Leo Clubs team up to spread Christmas cheer


  • Metro News
  • Thursday, 27 Dec 2018

Volunteers from the seven Leo Clubs organised a fun-filled outing for the children from Waja Home.

SEVEN Leo Clubs in the Klang Valley banded together to spread Christmas cheer to underprivileged children at Citta Mall, Petaling Jaya.

The secondary school students made the event even more meaningful by adding a climate change message.

They decorated an old Christmas tree with ornaments made of used plastic bags to remind everyone about the need to reduce the use of plastic bags this festive season.

The group of 30 school volunteers collaborated with Citta Mall to organise a fun-filled day at the mall in Ara Damansara for 26 children from Klang’s Waja Home.

The children were treated to a movie by MBO Cinemas before enjoying lunch provided by Ying Ker Lou, Para Thai and PappaRich.

They also made Christmas handicrafts and played at Blokke Cafe, then concluded the day’s activities by picking up goodies courtesy of McDonald’s and the Leo Clubs.

As an additional treat, each child took home a Polaroid shot as a memento.

Organising chairman Gregory Soo of SMK Bandar Utama Damansara 3 Leo Club, said the members of the participating Leo Clubs wanted to do something different to celebrate the Yuletide season.

“We want to let the light shine on underprivileged children, at least for a day, so that they will have a memorable Christmas,” he said.

“This is the second time we are organising this event due to its success last year.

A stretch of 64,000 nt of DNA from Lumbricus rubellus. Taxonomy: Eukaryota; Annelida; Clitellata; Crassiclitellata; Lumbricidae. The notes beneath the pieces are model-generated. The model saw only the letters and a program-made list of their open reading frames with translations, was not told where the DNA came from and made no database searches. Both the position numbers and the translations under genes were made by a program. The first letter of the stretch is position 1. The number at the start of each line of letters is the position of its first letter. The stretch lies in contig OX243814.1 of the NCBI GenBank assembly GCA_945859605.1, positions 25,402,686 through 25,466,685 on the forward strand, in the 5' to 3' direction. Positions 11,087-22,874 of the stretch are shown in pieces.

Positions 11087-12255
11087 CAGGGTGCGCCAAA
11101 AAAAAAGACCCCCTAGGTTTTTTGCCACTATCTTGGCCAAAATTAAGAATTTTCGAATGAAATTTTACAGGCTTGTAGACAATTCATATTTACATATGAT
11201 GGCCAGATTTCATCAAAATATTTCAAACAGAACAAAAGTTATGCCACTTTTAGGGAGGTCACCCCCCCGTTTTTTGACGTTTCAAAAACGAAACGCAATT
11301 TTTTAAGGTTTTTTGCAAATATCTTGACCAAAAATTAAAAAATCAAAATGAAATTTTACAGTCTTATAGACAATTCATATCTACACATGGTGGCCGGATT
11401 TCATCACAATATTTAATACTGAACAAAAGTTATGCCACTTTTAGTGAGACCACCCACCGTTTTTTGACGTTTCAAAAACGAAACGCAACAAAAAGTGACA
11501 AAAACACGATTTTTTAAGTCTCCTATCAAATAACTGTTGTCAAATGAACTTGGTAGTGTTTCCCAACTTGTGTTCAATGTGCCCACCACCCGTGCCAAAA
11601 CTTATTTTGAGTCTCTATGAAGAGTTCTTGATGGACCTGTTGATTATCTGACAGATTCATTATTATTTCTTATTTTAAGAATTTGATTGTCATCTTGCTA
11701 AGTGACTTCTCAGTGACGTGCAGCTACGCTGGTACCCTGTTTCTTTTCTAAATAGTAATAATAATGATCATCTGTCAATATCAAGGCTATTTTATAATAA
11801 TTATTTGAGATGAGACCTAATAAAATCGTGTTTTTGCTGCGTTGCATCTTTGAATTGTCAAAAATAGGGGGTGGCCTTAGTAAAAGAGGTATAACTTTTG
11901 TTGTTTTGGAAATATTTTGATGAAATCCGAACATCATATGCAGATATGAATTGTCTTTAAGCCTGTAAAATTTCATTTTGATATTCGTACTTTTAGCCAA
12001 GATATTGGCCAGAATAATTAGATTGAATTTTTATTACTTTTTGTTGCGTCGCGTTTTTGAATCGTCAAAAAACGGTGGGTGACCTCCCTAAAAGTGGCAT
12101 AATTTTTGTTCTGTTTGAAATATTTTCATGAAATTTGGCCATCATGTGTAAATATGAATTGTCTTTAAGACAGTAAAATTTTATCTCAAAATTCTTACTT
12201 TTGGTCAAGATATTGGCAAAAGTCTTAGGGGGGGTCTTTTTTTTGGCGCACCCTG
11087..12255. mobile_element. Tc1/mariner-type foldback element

“I think it is a great opportunity for our members to interact with underprivileged communities, because they are a reminder of the various privileges that we take for granted,” said Gregory.

The Leo Clubs were from SMK Bandar Utama Damansara 3, La Salle Klang, Assunta Petaling Jaya, SMK Seksyen 4 Bandar Kinrara, Sri Kuala Lumpur, Subang Utama and Seafield Subang Jaya.

The children were accompanied by four employees, including caretaker Grace Luke, who took over from her late grandfather, a pastor, to run the home.

Grace continues to carry on her family’s 11-year legacy and has quit her full-time job as an accountant to devote herself to the needs of the 30 children, aged five to 18 years.

All of the children are either orphans or abandoned by their parents.

Grace is assisted by her parents Devan and Mary, husband Daniel, brother David, and two volunteers.

She is also looking for helpers to provide tuition classes for the children.

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